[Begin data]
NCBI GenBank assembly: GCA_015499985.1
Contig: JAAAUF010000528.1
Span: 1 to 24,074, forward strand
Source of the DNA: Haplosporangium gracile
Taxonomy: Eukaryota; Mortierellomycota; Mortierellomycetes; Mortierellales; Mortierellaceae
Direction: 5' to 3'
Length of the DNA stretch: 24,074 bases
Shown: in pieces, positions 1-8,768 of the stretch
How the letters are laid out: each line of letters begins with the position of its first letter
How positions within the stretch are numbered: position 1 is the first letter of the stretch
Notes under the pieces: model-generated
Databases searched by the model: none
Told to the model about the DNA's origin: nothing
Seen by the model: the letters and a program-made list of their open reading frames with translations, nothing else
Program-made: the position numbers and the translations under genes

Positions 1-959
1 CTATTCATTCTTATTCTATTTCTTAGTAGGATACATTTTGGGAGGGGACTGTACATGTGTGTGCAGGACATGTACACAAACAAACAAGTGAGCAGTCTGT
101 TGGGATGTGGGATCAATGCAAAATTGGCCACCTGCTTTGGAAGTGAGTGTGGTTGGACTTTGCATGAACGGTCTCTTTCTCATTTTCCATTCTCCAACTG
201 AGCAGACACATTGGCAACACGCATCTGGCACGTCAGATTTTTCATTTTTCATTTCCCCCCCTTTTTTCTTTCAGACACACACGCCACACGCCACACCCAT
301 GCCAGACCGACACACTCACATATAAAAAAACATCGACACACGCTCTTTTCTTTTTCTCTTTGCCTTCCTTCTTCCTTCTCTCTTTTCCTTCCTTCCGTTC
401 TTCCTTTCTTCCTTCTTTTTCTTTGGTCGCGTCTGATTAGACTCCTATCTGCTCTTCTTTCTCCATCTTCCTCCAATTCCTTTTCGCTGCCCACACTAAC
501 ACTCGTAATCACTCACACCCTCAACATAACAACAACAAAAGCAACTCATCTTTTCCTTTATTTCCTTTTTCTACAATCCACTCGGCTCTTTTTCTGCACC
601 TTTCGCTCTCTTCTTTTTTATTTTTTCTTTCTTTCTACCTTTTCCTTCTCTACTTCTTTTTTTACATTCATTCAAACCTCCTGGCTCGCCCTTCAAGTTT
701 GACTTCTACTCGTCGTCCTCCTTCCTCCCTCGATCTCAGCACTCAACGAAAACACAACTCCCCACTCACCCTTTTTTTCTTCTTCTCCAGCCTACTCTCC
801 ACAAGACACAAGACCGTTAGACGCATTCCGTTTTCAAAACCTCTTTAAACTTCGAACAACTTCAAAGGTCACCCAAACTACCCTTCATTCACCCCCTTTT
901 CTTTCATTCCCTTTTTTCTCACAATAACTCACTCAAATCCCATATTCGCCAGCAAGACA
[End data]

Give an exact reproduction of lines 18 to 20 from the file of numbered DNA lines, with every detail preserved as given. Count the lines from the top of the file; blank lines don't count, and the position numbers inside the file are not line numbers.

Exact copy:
101 TGGGATGTGGGATCAATGCAAAATTGGCCACCTGCTTTGGAAGTGAGTGTGGTTGGACTTTGCATGAACGGTCTCTTTCTCATTTTCCATTCTCCAACTG
201 AGCAGACACATTGGCAACACGCATCTGGCACGTCAGATTTTTCATTTTTCATTTCCCCCCCTTTTTTCTTTCAGACACACACGCCACACGCCACACCCAT
301 GCCAGACCGACACACTCACATATAAAAAAACATCGACACACGCTCTTTTCTTTTTCTCTTTGCCTTCCTTCTTCCTTCTCTCTTTTCCTTCCTTCCGTTC